P.B. Mukherji, J.
1. This is a suit by the plff. for the recovery of possession of the first floor & the three rooms in the ground floor in premises No. 60, Harrison Road, Calcutta, in the occupation Calcutta 391 of the deft. Co. & for a decree for the sum of Rs. 3,400/- on account of arrears of rent & for mesne profits.
2. The plff's. case is that the deft. co. was a monthly tenant in respect of the said premises at a rent of Rs. 200/- per month commencing from the month of August 1943. On 16-9-1943 the deft. Company paid a sum of Rs. 200/- as advance payment of rent. On 15/16-1-1945 the plff. gave a notice to the deft. Company to quit & vacate the said premises on the expiry of the month of January 1945. The plff. claims Rs. 3,600/-out of which he has given credit for the advance payment of Rs. 200/- making a total claim of Rs. 3,400/- only being rent at Rs. 200/- per month from August 1943 to January 1945.
3. The deft, filed its written statement & has taken a number of points therein. In the first instance the deft. Company pleads that it was not a tenant but a licensee & secondly it pleads In para. 10 of the written statement that even if it is a tenant it is entitled to protection from ejectment under the provisions of the Calcutta House Rent Control Order, 1943.
4. Mr. Samarendra Nath Sen who appeared for the deft. Co. gave up most of the points taken in the written statement & has raised the following issues only: (1) Is the suit maintainable in the absence of permission of the Rent Controller under the Calcutta House Rent Control Order, 1943? (2) Has the deft, paid all rents allowable under the Rent Act, 1948?
5. Mr. Niren De appearing for the plff. accepts these issues & called the plff. as the only witness. Mr. Sen has called no witness on behalf of the deft. The only witness Mr. Sen could have called as it now transpires from evidence was Mr. Balal Sen the Director but he is dead.
6. Issue No. 1: Mr. Sen has argued that under Section 9-B, Calcutta House Rent Control Order, 1943, this Court cannot entertain the suit on the ground that no permission was obtained from the Rent Controller by the plff. in this suit for ejectment for non-payment of rent. I cannot accept that argument. The suit was filed on 24-2-1945 & the written statement was filed on 12-4-1945. Section 9-B, Calcutta House Rent Control Order, 1943, was not in existence on those dates but it came into operation on 28-8-1945. In any event the suit in my opinion is not hit by the provisions contained in that section. While that section existed it provided:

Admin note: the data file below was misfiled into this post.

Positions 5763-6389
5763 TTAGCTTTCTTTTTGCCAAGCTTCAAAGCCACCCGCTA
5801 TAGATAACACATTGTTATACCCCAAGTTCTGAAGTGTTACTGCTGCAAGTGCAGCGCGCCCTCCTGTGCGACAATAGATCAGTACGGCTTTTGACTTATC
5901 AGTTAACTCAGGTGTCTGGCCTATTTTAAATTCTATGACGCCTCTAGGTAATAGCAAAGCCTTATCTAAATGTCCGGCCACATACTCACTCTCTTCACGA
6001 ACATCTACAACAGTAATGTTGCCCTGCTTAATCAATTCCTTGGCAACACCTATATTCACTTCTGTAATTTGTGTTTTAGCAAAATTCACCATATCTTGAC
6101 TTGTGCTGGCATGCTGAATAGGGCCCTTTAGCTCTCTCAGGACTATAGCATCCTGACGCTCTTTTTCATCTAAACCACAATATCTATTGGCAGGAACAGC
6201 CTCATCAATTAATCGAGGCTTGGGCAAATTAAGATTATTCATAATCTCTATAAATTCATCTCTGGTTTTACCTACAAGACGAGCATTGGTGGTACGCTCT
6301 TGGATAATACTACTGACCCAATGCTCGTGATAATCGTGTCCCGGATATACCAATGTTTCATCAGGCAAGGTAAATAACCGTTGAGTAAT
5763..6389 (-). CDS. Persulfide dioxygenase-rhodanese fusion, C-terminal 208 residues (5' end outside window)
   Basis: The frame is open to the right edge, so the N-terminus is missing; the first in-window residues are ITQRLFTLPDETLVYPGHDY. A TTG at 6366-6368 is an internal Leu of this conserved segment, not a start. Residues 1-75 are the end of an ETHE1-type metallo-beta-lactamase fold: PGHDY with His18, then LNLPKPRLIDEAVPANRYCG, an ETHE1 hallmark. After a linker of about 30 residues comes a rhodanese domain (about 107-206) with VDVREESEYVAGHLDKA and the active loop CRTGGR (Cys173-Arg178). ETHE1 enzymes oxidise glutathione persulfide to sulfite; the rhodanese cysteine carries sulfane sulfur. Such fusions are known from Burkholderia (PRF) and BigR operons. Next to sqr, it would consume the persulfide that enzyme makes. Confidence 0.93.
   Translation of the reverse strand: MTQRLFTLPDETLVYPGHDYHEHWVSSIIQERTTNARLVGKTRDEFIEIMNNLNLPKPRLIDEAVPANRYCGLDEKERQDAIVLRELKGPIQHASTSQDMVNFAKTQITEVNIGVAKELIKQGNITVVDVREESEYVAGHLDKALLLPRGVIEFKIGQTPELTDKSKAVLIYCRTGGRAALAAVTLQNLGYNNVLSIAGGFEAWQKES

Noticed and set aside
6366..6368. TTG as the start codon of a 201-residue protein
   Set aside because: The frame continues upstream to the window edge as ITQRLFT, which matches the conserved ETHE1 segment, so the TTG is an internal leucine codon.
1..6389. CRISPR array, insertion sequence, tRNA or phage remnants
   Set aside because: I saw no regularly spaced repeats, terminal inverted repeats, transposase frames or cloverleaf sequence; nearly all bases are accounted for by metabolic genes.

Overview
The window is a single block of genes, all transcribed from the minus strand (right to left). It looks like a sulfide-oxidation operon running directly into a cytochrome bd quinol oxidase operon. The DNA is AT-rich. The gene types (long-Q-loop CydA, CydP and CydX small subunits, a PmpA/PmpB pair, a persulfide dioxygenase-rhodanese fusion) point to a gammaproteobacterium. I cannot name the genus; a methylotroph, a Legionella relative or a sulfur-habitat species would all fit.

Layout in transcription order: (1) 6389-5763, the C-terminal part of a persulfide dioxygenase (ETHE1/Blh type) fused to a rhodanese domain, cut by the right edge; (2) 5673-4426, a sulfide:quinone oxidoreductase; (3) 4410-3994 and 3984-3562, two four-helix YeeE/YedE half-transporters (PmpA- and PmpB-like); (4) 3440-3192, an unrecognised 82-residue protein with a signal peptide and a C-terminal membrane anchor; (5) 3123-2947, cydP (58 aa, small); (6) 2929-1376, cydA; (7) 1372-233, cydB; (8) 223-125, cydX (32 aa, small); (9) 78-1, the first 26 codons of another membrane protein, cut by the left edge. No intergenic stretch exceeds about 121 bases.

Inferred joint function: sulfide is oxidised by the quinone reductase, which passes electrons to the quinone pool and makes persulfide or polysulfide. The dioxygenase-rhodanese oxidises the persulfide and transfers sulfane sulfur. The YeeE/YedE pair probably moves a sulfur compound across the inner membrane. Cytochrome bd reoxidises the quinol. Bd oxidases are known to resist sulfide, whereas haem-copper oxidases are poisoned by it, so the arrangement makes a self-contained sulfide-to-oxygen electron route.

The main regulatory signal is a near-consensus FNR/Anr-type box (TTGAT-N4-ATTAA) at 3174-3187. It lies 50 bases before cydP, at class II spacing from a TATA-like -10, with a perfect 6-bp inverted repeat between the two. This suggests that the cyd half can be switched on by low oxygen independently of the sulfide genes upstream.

'Where any such suit or proceeding by a landlord is pending in any Court on 29-8-1945, no decree or order for the recovery of the possession of the house shall be made by such Court on such ground unless the landlord has been permitted by the Rent Controller to prosecute the suit so pending.'
The law is no longer in operation. While that law was in force the Court did not make any order or decree for possession. The law that now governs the passing of a decree or order for possession is contained in Section 11, West Bengal Premises Rent Control Act, 1948. I therefore hold that in this suit the absence of the permission of the Rent Controller is no bar & the suit is maintainable.
7. Issue No. 2: Mr. Niren De for the plff. has argued that the deft. Co. has not paid 'to the full extent the rent allowable by this Act', i.e., the West Bengal Premises Rent Control Act, 1948.